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Cassini's Breathtaking Final Images Reveal Never-Before-Blessing Shapes in Saturn's Rings

In its final year, Cassini plunged where no spacecraft had plunged before, down in the space between Saturn and its rings. Again and again it is deaf, for a total of 22 orbits. The data collecting during those breakneck dives, astronomers have just found new information about the way tiny moons sculpt and carve those rings.

It is, they say, not only new evidence that Saturn's rings are much younger than the planet, but also a window into the way planets form in the giant rings of dust and debris that circle newborn stars.

The new data, collected using four of Cassini's instruments, show the rings in more detail than ever before.

"It's like turning the power up one more on what we could see in the rings. Everyone just got a clearer view of what's going on, "said Cassini Project Scientist Linda Spilker or JPL-NASA. "That extra resolution has many questions, but so many tantalizing ones remain."

They reveal the delicate straw-like textures and clumps within the rings, and patterns produced by the movement of the shepherd moons, such as Daphnis. Scientists also have new maps of the colors, temperatures and chemistry of the rings.

In turn, this information answers some intriguing questions. For instance, a series of streaks generated by impacts in the F ring ̵

1; that's the outermost of the main rings – are all the same length and orientation.

This includes flock of impactors that is orbiting Saturn, not a heavy or rogue cometary debris in orbit around the Sun.

The data also ponied up on some new information about Daphnis. The shepherd moon's shenanigans in its clear lane we call the Keeler gap are already pretty well documented, but new images have revealed thin strands of ring material separating from the crests in the moon's wake.

 daphnis scuplt [19659012] Multiple strands trailing far behind Daphnis. (NASA / JPL-Caltech / Space Science Institute) </span> </span> But not everything is enlightening. Cassini scientists do not yet understand: three distinct textures – smooth, clumpy, and streaky. These features occur in distinctive belts, with sharp, well-defined edges. </p><div>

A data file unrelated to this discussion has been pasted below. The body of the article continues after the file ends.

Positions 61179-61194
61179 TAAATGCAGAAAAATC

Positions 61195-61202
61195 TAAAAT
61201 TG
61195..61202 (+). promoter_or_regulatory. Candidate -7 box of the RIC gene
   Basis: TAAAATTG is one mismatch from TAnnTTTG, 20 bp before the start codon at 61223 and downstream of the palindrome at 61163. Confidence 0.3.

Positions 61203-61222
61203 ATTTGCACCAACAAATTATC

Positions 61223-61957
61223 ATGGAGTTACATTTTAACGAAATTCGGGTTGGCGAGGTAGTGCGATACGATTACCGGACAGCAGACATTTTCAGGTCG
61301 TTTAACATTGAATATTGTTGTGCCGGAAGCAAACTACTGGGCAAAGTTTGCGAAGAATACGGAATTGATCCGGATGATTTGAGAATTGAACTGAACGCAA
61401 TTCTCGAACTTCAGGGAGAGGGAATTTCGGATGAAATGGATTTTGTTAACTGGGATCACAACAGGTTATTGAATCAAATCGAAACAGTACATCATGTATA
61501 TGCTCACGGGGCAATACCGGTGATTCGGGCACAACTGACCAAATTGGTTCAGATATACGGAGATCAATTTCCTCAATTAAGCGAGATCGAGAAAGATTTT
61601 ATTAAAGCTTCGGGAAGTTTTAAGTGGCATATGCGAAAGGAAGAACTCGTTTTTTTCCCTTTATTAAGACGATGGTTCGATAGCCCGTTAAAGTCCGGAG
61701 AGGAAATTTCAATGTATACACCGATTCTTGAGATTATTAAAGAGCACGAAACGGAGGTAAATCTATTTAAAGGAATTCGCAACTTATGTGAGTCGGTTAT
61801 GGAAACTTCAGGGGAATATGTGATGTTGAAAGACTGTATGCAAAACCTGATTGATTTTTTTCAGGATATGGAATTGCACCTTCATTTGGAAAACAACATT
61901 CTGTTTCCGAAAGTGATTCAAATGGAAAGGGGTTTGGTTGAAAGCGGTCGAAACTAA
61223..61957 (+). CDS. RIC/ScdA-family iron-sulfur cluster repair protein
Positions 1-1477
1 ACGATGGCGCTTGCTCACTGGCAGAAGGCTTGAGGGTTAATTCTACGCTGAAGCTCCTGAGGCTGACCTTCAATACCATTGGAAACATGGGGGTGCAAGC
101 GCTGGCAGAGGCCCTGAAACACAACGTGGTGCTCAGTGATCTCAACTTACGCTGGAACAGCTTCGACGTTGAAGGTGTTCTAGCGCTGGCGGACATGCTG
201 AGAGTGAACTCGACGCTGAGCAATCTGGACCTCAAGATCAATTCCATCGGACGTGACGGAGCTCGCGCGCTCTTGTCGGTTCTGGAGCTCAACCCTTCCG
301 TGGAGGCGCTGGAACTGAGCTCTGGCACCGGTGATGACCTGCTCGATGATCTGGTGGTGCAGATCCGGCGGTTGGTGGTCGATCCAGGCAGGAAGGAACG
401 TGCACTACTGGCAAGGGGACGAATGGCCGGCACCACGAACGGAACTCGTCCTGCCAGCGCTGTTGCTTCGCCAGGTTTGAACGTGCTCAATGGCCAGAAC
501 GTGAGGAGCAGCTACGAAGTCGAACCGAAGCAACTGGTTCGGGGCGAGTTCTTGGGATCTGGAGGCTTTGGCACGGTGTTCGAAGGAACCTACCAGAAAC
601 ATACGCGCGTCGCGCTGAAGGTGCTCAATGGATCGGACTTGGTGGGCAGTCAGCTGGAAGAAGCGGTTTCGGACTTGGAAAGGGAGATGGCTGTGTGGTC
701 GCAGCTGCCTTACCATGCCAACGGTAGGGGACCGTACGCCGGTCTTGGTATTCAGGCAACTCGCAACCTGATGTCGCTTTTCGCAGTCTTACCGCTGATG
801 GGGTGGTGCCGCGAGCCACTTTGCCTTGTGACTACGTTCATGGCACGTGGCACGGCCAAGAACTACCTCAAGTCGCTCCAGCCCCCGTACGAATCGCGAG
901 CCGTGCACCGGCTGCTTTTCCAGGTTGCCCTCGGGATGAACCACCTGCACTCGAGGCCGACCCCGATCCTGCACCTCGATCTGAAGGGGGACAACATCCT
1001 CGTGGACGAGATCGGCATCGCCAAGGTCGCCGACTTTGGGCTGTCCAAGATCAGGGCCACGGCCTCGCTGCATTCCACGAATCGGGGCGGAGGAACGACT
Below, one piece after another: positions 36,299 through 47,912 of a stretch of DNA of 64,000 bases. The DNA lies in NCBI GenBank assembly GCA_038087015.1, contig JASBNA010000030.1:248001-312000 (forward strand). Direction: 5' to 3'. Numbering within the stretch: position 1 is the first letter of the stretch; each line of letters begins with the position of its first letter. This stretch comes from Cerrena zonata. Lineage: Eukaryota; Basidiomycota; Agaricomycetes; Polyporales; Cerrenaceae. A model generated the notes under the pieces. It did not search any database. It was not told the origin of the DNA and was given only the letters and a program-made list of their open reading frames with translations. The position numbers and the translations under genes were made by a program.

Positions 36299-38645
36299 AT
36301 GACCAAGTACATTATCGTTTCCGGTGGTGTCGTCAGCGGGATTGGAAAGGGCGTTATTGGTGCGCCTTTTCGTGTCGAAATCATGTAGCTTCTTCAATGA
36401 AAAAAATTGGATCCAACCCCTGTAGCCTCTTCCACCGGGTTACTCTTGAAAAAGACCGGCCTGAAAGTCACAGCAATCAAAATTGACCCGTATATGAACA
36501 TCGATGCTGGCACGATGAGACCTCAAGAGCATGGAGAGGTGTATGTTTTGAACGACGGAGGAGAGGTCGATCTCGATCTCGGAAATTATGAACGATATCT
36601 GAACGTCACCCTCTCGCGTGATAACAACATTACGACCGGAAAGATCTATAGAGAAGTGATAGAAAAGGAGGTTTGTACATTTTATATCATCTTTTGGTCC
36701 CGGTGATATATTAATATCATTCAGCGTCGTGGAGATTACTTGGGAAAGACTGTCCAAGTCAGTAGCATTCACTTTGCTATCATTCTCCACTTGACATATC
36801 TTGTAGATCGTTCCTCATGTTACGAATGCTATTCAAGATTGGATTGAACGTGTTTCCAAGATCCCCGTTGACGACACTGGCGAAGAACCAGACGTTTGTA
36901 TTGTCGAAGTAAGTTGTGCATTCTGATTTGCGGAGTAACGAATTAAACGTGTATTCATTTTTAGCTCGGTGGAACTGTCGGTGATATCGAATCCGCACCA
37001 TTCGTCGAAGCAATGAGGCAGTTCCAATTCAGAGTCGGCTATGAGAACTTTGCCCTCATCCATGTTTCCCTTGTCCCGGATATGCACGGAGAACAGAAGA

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The problem is, so the textures cannot be linked to any feature of the rings.

"This tells us the way the rings look is not just how much material there is, "said astronomer Matt Tiscareno of the SETI Institute.

" There is something different about the characteristics of the particles, perhaps affecting what happens when two rings particles collide and bounce off each other.

"And I don't know what it is."

There were more mysteries in the ring's chemistry, revealed by Cassini's Visible and Infrared Mapping Spectrometer. 19659003] In the outermost part of the ring, the spectral map revealed an abundance of weak water ice. This is a surprise, because the region is highly reflective, which usually indicates water ice or high purity, or strong water ice. it is so reflective is a puzzle. [19659003] And the spectral analysis also detected no methane or ammonia ice in the rings. This is also a head-scanner, since last year scientists had found, among other organics, ammonia and methane raining down on Saturn from its inner ring.

But that's OK. Because, even though the probe's mission ended almost two years ago now, there is a lot more Cassini data yet to be unraveled.

"We see so much more, and closer up, and we're getting new and more interesting puzzles, "said astronomer Jeff Cuzzi of NASA.

" We are just settling into the next phase, which is building new, detailed models of ring evolution – including the new revelation from Cassini data that is much younger than Saturn. " 19659003] Better hurry though. In 100 million years, those glorious rings might be entirely gone.

The research has been published in Science .

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